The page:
In summary, the first recommendation said that sensitive "receptors" or residents living close to turbines, should continue to be monitored to insure the 40-decible sound level is in compliance. Jordan said if this isn't met, companies will be asked to take "voluntary" action to remedy the situation, from shutting down the turbine when high winds create noise that exceed the guidelines, slowing the turbine, or installing indoor noise monitoring devices, to construction of physical barriers to protect receptors from sound. Jordan said if problems persist and companies don't take action against concerns of neighbours, the province may take legal action or issue fines until companies are compliant.
The Province of Ontario is touting a report as “confirmation” that there are no health effects from industrial wind turbines.
The Ministry of Environment announced Friday, Dec. 16 that its “expert report confirms” there are no direct health effects from turbines at Ontario’s regulated setback distance of 550-metres.
“Our priority is to develop renewable energy in a way that protects Ontarians,” said Environment minister Jim Bradley. “This report finds that we are on the right track by taking a cautious approach when setting standards for wind turbine setbacks and sound limits.”
Kate Jordan of MOE media relations, said Friday the “literature review” is not a study of recent findings regarding the impact of wind turbines on existing projects like those in Huron-Bruce, but a review of existing studies compiled from Europe and the United States in comparison over the last 35 years, with Ontario’s current regulations and the opinions of the Ontario Chief Medical Officer of Health included.
Asked why areas like Huron-Bruce weren’t considered for the report, since it’s currently dealing with significant conflict surrounding wind turbines and is known as one of the richest areas for wind resources, Jordan said Europe is “more advanced” when it comes to wind turbine development and the information was readily available.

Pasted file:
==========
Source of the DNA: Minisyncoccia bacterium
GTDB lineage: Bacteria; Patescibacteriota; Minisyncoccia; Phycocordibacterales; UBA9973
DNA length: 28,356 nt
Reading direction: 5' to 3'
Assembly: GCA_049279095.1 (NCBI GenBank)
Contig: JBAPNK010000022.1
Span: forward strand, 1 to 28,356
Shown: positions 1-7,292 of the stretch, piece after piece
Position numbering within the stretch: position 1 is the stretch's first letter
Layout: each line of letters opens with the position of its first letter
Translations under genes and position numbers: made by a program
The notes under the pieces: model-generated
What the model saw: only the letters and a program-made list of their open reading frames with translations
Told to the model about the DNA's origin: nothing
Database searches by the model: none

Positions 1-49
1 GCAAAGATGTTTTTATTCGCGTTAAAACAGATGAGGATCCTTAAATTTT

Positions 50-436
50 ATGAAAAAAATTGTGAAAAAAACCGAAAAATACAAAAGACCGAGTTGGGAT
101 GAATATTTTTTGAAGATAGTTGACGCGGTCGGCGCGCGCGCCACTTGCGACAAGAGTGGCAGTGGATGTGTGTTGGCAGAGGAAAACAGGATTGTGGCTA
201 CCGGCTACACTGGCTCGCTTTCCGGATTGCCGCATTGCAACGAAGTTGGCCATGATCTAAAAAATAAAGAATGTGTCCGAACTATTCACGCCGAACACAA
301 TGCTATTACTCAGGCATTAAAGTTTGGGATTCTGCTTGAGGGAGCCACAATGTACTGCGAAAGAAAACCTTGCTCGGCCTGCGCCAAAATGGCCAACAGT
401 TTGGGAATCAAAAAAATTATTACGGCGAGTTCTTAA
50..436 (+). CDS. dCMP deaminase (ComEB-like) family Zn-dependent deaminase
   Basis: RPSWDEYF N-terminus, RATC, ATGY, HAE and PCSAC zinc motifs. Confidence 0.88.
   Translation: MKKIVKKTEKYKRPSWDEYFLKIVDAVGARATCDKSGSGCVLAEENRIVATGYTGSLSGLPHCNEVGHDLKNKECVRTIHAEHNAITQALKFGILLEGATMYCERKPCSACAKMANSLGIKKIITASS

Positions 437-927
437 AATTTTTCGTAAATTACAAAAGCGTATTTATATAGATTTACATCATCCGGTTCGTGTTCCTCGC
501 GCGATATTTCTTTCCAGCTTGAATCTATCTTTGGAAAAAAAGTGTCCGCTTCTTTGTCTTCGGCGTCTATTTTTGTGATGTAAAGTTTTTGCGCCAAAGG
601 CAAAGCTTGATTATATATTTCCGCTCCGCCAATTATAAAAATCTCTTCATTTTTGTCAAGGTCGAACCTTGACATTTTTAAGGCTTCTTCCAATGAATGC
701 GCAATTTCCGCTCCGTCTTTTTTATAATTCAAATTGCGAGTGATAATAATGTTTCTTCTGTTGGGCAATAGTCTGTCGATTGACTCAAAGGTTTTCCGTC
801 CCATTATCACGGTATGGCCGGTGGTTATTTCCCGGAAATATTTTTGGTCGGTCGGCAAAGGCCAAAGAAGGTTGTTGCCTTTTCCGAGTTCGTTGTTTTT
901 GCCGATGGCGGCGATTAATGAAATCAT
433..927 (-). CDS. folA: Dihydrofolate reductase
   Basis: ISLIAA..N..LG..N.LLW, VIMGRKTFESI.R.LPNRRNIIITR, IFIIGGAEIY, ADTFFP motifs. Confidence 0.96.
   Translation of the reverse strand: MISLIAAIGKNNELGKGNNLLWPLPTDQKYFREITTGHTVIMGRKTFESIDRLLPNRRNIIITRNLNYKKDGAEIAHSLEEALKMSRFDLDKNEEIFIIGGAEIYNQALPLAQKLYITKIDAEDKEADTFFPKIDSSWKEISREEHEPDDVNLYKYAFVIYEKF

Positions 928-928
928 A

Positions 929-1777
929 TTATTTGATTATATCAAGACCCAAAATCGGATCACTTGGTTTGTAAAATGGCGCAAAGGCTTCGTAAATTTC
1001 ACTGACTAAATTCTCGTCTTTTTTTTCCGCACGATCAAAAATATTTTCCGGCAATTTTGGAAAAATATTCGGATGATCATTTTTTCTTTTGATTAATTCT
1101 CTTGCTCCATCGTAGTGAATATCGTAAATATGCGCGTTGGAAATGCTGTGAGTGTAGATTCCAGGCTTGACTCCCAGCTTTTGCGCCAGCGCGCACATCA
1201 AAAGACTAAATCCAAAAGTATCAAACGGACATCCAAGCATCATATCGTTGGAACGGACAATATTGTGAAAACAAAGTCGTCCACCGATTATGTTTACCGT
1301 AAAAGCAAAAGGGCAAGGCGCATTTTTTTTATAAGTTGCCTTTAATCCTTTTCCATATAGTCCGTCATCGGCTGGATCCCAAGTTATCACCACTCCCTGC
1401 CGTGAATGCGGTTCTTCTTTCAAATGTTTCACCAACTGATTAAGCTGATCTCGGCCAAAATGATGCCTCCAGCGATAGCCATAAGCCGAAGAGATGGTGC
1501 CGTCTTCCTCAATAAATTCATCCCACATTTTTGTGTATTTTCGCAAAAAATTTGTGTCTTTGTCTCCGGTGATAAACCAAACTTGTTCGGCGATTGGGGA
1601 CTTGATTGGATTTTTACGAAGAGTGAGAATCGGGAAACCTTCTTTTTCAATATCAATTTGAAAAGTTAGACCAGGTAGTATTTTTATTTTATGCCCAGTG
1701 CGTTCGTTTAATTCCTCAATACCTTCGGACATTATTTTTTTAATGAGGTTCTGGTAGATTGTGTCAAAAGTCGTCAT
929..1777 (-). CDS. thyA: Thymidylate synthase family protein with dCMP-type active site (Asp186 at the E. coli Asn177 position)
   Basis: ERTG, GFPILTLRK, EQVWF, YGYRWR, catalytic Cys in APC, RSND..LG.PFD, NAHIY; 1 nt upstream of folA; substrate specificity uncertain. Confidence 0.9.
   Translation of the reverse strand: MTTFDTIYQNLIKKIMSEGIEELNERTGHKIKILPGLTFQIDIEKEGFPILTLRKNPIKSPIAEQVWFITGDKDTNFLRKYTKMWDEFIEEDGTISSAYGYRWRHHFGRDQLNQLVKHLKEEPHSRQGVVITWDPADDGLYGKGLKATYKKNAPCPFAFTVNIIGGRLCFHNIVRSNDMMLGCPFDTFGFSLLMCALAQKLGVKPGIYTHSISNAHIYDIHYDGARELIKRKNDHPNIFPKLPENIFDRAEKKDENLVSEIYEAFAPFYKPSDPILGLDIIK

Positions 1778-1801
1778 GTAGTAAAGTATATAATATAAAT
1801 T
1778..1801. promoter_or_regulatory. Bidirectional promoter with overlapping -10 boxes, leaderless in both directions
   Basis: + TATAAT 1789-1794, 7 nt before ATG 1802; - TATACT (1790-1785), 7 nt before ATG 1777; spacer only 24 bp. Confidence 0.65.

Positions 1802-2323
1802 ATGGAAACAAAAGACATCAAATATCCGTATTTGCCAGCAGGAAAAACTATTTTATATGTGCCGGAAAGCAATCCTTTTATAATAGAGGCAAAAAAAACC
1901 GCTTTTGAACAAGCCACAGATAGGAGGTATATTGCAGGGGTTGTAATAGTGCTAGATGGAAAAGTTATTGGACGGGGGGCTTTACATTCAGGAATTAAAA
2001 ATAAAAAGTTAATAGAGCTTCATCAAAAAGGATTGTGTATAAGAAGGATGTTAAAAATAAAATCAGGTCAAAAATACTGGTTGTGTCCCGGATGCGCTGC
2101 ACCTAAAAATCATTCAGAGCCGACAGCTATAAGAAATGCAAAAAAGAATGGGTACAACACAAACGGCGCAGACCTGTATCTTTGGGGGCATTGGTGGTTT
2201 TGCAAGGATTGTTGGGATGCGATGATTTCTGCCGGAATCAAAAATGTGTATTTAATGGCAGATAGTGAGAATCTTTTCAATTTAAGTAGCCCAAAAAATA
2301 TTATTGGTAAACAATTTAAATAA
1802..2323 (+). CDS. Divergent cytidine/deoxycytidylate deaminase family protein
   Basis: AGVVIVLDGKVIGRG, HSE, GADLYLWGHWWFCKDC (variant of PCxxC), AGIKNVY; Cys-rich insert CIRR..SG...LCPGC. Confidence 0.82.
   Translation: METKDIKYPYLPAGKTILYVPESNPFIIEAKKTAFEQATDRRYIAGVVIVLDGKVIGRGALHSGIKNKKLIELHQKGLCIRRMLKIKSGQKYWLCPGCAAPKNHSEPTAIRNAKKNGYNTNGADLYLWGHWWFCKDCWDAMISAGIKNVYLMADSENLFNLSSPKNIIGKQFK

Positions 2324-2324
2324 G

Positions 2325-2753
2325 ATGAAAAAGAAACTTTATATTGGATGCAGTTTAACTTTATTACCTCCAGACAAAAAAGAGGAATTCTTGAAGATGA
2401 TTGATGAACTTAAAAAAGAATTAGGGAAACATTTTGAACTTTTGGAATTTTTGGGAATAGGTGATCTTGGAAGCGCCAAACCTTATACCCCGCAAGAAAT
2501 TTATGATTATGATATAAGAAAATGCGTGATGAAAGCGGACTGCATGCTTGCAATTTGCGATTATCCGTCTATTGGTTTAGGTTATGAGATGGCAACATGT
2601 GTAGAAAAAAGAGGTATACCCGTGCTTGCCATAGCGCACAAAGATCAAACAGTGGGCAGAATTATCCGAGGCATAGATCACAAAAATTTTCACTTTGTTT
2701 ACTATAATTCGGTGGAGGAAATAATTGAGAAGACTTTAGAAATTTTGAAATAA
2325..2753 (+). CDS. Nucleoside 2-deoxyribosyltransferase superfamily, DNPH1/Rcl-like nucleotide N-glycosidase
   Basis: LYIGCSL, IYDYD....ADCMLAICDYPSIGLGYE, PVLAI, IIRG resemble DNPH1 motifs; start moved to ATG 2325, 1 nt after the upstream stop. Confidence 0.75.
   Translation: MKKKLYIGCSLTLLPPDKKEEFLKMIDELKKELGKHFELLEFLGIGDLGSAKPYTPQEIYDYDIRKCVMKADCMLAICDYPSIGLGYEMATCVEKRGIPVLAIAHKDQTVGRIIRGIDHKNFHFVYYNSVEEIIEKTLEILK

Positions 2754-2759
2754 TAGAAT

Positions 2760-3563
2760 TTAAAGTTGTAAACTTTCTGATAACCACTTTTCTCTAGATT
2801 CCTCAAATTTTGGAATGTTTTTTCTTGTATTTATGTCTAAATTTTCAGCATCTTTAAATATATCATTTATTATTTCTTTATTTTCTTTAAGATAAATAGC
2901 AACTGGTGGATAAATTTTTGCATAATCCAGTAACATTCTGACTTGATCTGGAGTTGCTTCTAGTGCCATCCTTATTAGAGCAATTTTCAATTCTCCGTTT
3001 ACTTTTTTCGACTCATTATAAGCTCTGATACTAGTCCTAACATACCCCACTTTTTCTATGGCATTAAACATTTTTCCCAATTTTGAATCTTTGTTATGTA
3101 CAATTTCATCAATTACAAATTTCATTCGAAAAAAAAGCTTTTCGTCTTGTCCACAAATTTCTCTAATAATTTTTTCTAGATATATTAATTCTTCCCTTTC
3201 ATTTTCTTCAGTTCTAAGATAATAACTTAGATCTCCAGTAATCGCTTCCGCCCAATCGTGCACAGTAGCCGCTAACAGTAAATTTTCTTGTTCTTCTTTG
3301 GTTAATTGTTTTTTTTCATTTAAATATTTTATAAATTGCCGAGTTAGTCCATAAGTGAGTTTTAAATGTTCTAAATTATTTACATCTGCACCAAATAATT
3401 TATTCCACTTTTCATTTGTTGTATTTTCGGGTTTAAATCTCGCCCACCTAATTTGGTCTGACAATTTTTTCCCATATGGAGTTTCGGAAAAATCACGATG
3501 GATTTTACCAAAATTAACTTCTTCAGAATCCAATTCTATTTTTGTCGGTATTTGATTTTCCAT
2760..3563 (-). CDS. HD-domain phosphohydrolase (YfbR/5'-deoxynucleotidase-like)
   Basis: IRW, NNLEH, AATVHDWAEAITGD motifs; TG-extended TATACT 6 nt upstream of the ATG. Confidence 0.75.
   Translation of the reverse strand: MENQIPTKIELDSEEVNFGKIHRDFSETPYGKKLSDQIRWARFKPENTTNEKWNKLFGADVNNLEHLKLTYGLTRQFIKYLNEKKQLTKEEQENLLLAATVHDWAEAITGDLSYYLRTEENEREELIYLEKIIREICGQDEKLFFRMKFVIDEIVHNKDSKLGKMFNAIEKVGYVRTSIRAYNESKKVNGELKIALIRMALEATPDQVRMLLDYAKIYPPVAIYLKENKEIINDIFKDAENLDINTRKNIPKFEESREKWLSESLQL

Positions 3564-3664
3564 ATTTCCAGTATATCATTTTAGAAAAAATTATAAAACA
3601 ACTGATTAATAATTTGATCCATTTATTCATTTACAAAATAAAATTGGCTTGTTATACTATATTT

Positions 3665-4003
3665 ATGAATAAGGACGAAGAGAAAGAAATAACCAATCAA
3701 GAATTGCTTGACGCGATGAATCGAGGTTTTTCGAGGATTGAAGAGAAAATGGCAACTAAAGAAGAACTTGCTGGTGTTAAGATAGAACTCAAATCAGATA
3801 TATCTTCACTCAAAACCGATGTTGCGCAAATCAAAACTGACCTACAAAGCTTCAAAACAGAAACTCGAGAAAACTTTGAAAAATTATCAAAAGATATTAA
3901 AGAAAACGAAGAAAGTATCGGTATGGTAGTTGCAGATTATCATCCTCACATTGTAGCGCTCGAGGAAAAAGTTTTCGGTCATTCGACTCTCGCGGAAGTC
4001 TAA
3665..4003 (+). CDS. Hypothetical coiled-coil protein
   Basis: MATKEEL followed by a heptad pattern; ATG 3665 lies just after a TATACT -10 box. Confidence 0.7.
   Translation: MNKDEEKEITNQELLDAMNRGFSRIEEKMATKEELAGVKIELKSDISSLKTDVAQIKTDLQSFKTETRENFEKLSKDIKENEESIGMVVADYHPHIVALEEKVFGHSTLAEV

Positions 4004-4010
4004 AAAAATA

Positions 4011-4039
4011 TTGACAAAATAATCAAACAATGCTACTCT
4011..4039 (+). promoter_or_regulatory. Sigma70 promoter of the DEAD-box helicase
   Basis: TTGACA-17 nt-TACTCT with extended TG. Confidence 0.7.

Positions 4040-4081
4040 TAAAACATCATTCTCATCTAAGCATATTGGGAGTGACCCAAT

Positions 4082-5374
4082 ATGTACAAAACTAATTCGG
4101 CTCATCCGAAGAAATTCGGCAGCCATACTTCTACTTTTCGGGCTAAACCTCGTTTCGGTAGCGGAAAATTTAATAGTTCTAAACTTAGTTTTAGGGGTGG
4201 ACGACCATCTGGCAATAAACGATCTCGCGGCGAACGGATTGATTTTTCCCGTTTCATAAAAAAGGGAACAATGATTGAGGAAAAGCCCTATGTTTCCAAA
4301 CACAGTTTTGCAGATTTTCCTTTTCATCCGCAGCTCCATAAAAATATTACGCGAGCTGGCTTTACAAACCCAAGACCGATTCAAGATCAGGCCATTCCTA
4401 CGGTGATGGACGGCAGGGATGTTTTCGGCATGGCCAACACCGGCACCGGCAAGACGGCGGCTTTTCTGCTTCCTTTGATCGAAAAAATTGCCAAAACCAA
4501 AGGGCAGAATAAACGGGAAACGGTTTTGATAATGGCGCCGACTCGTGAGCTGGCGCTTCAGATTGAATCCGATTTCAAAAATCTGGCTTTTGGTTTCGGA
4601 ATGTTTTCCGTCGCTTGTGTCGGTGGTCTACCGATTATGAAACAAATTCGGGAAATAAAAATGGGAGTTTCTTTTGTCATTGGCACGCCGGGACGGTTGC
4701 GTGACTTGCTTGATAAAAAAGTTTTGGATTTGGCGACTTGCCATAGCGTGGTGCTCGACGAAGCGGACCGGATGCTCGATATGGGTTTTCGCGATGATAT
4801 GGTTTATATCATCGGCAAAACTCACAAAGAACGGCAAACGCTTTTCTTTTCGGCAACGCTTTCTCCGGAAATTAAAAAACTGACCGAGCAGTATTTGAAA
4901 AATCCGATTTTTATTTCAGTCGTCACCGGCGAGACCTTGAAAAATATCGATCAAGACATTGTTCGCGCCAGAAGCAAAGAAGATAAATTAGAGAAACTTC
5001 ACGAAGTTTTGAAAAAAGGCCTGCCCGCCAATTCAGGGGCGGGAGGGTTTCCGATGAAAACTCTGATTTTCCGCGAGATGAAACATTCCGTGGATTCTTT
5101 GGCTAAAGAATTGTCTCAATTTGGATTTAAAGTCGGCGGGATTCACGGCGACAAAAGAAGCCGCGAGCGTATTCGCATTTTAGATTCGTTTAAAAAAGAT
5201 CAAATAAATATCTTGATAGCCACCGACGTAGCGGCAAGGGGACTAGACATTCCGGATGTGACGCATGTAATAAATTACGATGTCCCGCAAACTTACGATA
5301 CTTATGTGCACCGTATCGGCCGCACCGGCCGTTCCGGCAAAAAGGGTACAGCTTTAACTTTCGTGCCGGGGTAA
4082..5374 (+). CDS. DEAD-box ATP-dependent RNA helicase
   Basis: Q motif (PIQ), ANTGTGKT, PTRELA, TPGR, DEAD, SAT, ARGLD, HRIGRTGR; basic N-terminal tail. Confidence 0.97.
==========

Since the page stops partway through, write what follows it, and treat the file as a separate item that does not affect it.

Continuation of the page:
“A lot of work has been done internationally that’s already available as they have more experience there,” said Jordan.
Aside from writing off the concerns of numerous taxpayers complaining of health impacts from industrial wind turbines within the Municipality of Kincardine and Huron-Kinloss, along with the potential impacts of sound to residents near Port Elgin’s now-under-construction CAW wind turbine, the government has issued four recommendations that Jordan said will see the MOE adapt as more information comes forward.
In summary, the first recommendation said that sensitive “receptors” or residents living close to turbines, should continue to be monitored to insure the 40-decible sound level is in compliance. Jordan said if this isn’t met, companies will be asked to take “voluntary” action to remedy the situation, from shutting down the turbine when high winds create noise that exceed the guidelines, slowing the turbine, or installing indoor noise monitoring devices, to construction of physical barriers to protect receptors from sound. Jordan said if problems persist and companies don’t take action against concerns of neighbours, the province may take legal action or issue fines until companies are compliant.
The second is a continued monitoring of technical developments and the adaptation of regulatory policies worldwide.
“Ontario will continue to monitor this evolving science’s technical developments, and any emerging regulatory policies introduced in other countries,” the report reads.